Global Politics

Should Kurdistan break off from Iraq? We asked young voters.

Kurds are holding a historic referendum on whether to break away from Iraq. The World’s Richard Hall spoke to Kurdish youths in Erbil about the vote.

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Iraqi Kurds go to the polls on Monday to take part in a historic referendum on their future. Should the semi-autonomous Kurdistan region remain part of Iraq, or become an independent country?

Thousands have died fighting for an independent Kurdistan, and tens of thousands of civilians were killed by Saddam Hussein’s army.

This is a nonbinding vote but Kurdish leaders hope it will be a major step toward nationhood. That would be the realization of a long-held dream for many.

But some are unsure. A generational gap has emerged. Many young people have lost faith in their aging leaders. They want jobs, opportunity and freedom before anything else.

Ahead of the referendum, we spoke to young Kurds in Erbil, their region’s capital city, about how they were voting. This is what they said.

“The will of the people in Kurdistan has always been independent. So many people have died for this.”
— Biza Barzo, 25, humanitarian activist

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“They pretend democracy, but they are more like dictators.”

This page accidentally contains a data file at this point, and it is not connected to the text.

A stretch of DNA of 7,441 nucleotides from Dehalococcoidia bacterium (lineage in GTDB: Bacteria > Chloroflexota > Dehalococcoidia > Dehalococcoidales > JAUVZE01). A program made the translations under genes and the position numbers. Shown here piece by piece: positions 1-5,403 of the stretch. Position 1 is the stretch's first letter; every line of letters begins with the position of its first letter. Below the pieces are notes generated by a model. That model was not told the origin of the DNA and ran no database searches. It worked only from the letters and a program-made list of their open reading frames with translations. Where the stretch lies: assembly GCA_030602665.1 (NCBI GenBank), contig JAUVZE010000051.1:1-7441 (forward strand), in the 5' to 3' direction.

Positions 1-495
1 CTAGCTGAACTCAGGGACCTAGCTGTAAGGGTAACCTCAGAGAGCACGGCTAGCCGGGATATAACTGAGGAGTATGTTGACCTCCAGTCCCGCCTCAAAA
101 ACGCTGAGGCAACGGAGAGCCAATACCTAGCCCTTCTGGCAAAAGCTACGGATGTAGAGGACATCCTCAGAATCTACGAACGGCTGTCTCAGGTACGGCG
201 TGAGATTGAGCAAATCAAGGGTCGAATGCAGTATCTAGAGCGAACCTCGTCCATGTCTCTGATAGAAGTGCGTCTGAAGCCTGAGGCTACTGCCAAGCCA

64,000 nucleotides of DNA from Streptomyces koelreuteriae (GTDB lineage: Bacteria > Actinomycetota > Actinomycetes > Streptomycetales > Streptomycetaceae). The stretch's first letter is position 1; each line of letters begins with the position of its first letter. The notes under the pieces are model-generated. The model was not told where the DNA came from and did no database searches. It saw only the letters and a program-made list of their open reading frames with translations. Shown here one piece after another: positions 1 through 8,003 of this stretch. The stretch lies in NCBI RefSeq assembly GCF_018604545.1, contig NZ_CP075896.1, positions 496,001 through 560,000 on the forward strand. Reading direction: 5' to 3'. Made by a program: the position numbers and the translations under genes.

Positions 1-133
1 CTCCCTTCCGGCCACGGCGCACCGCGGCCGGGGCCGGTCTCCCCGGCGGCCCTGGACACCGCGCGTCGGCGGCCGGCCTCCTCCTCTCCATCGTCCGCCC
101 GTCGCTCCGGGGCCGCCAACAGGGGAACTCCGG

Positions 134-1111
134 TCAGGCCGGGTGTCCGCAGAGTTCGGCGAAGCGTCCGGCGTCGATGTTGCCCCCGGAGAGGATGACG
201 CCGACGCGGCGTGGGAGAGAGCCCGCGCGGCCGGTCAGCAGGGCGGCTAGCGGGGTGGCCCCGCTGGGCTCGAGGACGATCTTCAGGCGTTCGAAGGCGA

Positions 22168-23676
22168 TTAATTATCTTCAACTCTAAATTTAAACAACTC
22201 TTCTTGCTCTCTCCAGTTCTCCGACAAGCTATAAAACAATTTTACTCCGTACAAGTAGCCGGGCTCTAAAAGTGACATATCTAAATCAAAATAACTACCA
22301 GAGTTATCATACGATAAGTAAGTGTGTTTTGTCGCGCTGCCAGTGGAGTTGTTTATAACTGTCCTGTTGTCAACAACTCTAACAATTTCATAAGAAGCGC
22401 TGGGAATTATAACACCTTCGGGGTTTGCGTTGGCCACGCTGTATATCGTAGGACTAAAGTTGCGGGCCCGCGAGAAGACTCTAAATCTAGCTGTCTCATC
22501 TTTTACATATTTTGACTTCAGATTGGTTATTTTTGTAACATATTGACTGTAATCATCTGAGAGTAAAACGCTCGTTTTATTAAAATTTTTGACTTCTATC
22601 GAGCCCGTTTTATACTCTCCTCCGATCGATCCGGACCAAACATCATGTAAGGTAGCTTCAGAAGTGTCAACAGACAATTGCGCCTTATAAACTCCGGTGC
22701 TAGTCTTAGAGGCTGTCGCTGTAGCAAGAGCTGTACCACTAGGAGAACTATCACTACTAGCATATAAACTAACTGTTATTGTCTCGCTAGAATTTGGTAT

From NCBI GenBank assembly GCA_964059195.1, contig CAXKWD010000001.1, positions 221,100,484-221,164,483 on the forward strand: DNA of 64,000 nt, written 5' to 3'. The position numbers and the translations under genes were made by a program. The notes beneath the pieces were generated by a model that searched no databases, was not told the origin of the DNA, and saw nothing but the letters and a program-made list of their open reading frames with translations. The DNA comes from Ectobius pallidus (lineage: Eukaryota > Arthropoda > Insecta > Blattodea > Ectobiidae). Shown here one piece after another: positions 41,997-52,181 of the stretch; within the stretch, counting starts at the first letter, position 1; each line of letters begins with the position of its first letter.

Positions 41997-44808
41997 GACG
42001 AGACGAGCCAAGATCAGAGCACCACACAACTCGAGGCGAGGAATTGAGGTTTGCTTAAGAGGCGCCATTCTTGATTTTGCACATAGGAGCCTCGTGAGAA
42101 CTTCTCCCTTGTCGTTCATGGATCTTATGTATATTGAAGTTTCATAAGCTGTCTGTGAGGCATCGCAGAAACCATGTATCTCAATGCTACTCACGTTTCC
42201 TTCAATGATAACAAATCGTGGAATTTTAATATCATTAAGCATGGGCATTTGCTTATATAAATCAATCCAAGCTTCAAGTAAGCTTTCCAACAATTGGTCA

— Renas Khalid, 28, water resource engineer

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“We have our own culture, our own language, our own tradition, our own history, so I think we deserve it.”
— Soran Salih, 23, civil engineer

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“We heard the stories [about chemical attacks]. So we have to be good for our country and vote for our rights.”
— Aveen Majid Nadr, 22, engineer

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“I want to see a very powerful judiciary system, instead of seeing a powerful militia.”
— Sangar Rasul, 33, political researcher

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Produced by Alex Newman; edited by Alex Leff. Reporting and images by Richard Hall in Erbil, Iraq.


In Global Politics Conflict & Justice Conflict Seeking Security.

Tagged: Iraq Iraqi Kurdistan Kurdish politics Kurdish referendum.